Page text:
Every mayor has a legacy, good, bad or indifferent. Mayor Bill Finch is acting like a pol who will have no problem embracing school reform as his legacy. Right now it’s occupying most of his time and will continue at least up to November when voters will likely decide whether school board members will be elected or appointed or perhaps a hybrid of the two as part of charter revision initiatives.
The mayor’s number one advocate in education reform, new schools chief Paul Vallas, began unveiling on Tuesday a series of proposals for school improvement that includes more funding from the city and state. But funding is just one piece of this new vision for city schools. See CT Post story here.
City bean counters are putting the finishing touches on a proposed budget the mayor will submit to the City Council in about four weeks for the budget year beginning July 1. This will be the mayor’s first budget of his second four-year term that began last Dec. 1. This could very well be the budget Finch declares is a first step toward a greater city investment in schools. That would mean a tax increase. The question is how large. But so early in his new term Finch will not be occupied about the ramifications of a tax increase, especially if he rationalizes the school investment. Of course critics will argue that he flatlined school spending for three years, but the mayor will counter that the greater investment comes with a model of reforms established by Vallas who’s setting schools on a new course.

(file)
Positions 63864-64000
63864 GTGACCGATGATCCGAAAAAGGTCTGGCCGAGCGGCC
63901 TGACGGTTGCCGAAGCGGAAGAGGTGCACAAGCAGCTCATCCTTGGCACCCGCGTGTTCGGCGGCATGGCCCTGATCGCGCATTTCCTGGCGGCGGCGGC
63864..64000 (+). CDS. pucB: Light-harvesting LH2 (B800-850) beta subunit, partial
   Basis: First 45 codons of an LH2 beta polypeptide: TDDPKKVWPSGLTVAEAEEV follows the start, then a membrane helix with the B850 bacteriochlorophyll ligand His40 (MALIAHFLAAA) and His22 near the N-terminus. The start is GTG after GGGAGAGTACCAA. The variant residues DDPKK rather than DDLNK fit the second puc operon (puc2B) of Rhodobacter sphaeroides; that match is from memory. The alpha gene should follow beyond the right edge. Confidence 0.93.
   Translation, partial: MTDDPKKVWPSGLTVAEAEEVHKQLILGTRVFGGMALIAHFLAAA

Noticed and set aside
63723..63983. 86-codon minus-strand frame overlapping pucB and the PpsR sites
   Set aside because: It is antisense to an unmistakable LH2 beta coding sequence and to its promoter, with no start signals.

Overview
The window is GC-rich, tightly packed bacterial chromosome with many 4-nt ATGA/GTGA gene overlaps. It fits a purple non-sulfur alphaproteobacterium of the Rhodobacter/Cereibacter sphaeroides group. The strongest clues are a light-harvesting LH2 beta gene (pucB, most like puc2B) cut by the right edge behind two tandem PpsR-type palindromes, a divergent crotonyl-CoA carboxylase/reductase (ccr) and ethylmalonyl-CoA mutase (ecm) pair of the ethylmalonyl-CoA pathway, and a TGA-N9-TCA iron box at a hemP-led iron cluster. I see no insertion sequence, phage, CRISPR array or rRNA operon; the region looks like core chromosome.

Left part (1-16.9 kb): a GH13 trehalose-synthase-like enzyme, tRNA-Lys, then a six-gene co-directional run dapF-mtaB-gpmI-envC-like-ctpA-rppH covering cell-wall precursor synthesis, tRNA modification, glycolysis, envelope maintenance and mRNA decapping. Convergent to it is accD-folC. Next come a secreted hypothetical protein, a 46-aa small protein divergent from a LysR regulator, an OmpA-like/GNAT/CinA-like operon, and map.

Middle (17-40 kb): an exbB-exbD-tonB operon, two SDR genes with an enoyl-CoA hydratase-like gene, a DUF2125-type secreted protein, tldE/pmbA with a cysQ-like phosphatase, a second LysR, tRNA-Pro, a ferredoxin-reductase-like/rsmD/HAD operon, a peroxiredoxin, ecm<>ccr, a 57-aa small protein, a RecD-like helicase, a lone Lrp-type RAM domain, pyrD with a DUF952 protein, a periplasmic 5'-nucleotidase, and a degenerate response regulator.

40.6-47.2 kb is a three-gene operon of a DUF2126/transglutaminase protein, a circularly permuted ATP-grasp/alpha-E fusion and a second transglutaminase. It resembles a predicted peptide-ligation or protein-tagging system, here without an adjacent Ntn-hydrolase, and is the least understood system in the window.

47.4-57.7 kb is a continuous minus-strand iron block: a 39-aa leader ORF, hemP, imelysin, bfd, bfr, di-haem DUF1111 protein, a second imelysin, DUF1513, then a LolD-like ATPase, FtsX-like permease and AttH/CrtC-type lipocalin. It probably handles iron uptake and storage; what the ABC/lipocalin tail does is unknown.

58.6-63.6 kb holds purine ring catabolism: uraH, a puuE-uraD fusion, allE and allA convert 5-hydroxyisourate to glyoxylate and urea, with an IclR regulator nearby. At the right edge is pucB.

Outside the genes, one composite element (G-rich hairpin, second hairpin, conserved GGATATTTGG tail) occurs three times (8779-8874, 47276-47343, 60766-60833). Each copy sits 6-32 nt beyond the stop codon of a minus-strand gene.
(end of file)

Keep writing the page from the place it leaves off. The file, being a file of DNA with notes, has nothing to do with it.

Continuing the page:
Irrespective of the Supremes invalidating the state takeover of schools, with Vallas in place and a majority vote among either a reconstituted or elected school board, Finch has a chance to make schools his legacy. And when was the last time a mayor could claim that?
And don’t be shocked, however this school board legal fight turns out, if down the road the city asks the state to seize control of schools the conventional way, with the appointment of a special master.